HARRISON, N.J. – It took a few months, but Mike Petke finally misses playing the game.
Last year was Petke's final season as a player. His career took him to the Colorado Rapids and D.C. United, but in 2008 Petke returned to the franchise that drafted him in 1998. He remains a fan favorite in the New York area and is known by many as simply "The Legend."
Following his retirement at the end of the 2010 season, Petke has integrated into a hybrid role with the team, working as an assistant coach and also spending time in the front office learning the inner workings of the club.
But a few weeks ago, before one of the club’s preseason games in Arizona, Petke got sentimental.
“I was out there, kicking the ball with Tim Ream, helping him warm up before the game,” Petke told MLSsoccer.com. “I realized then how much I wanted to go back out there and play. For the first time, it hit me. I was like, ‘Wow, I am going to miss this.’”
[inline_node:317457]His new responsibilities with the club blend his passion for the team with the veteran leadership he showed on and off the field last year.
Head coach Hans Backe credited Petke last year as being an inspiration during team training, a player who never gave up or slacked off despite a diminished role on the field come game day.
On more than one occasion, a younger player found himself on the receiving end of a Petke slide tackle during a small-sided game at practice. The rookie would get up chewing grass from the tackle and Petke would give that shrug only a veteran can give to a younger player who wasn’t giving his all during training.
That same intensity fuels Petke now. His role has changed, but his passion for New York hasn’t.
“We bring it and must bring it every day. That’s my mentality and always will be my mentality,” Petke said. “The fans don’t pay money to see us give half an effort. They want to see the best from us. We need to find that every day in training, if it is cold and raining or hot outside and the sweat is pouring off of you. That’s what playing this sport and what playing for the Red Bulls should be all about.”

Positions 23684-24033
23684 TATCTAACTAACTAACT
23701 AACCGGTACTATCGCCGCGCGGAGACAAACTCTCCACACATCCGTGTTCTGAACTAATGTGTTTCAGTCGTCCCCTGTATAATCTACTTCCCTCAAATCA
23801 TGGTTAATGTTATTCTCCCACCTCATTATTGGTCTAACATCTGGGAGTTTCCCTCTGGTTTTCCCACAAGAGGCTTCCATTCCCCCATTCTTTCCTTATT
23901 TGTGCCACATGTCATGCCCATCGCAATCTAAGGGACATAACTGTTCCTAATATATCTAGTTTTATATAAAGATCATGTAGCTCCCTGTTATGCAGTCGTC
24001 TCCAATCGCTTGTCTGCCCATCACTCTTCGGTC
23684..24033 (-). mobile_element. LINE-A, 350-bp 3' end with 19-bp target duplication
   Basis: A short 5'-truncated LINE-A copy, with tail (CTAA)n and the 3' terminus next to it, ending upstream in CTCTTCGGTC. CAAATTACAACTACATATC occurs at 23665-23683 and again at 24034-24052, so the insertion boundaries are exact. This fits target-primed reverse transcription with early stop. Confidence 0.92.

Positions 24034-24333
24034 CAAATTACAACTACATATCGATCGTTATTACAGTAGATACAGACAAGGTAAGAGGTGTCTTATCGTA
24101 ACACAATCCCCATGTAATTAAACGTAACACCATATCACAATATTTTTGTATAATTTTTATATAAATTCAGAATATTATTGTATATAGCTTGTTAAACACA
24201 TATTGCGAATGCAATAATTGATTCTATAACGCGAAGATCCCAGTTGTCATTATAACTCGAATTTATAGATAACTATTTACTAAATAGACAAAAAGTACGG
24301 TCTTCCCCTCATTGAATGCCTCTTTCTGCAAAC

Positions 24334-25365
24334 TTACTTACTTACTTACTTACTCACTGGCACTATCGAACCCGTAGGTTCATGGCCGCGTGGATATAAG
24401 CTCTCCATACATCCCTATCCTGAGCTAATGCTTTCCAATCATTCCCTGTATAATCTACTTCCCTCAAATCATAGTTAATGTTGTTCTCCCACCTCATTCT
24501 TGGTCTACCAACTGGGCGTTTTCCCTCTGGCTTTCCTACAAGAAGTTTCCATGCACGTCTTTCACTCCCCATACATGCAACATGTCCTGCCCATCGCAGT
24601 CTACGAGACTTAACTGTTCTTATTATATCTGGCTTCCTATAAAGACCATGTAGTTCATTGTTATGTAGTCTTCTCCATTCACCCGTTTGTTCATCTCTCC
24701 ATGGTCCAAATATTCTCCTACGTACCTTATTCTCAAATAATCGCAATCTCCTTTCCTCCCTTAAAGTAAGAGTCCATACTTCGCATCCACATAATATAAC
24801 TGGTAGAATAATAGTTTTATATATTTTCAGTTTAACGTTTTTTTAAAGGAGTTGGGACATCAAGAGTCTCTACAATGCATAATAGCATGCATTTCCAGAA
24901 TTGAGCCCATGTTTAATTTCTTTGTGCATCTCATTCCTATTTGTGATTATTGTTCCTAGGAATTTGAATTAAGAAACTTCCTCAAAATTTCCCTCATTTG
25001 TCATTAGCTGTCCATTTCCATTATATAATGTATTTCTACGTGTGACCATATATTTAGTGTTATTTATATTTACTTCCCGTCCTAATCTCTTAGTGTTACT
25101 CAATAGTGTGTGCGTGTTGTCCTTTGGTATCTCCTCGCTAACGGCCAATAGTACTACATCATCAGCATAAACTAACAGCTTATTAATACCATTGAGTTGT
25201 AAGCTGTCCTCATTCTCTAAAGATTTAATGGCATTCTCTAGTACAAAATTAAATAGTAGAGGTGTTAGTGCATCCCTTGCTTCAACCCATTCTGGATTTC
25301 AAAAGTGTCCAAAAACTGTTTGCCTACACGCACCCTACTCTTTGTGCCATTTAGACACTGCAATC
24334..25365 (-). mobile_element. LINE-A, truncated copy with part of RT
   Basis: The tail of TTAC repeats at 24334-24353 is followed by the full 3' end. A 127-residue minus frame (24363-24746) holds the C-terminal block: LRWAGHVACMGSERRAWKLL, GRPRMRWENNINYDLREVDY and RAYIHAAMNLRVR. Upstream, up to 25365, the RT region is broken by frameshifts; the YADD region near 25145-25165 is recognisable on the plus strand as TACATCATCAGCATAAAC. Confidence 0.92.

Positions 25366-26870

Petke works specifically with the younger players on the squad but gets actively involved in the daily training regimen with Backe and assistant coach Jan Halvor Halvorsen.
[inline_node:305977]Having been on the field last year and played so many seasons with the club, he can appreciate and understand what the players are going through, giving him a unique perspective. Given the recent coaching changes to the club that saw assistant coach Richie Williams and goalkeeper coach Des MacAleenan both let go, Petke’s role has nevertheless remained the same.
“There hasn’t been or wasn’t going to be a title change for me,” Petke said. “I am still doing the same thing and plan on that. I’ve always seen myself as the third of four coaches on the team.”
Petke admits to a bit of a lifestyle culture shock now he has more of a 9-to-5 job, and though some Red Bulls fans might dream of Petke running onto the field again as part of the starting XI, that's not in the cards, he said.
“I’m in the worst shape I’ve been in 20 years, and to be honest, I sort of like it,” Petke said, grinning. “But I’m going to start working out again soon and getting back into shape real soon, I swear it. But I have to admit, it is fun telling others to run and not having to do it yourself.”
Kristian R. Dyer can be followed at twitter.com/KristianRDyer
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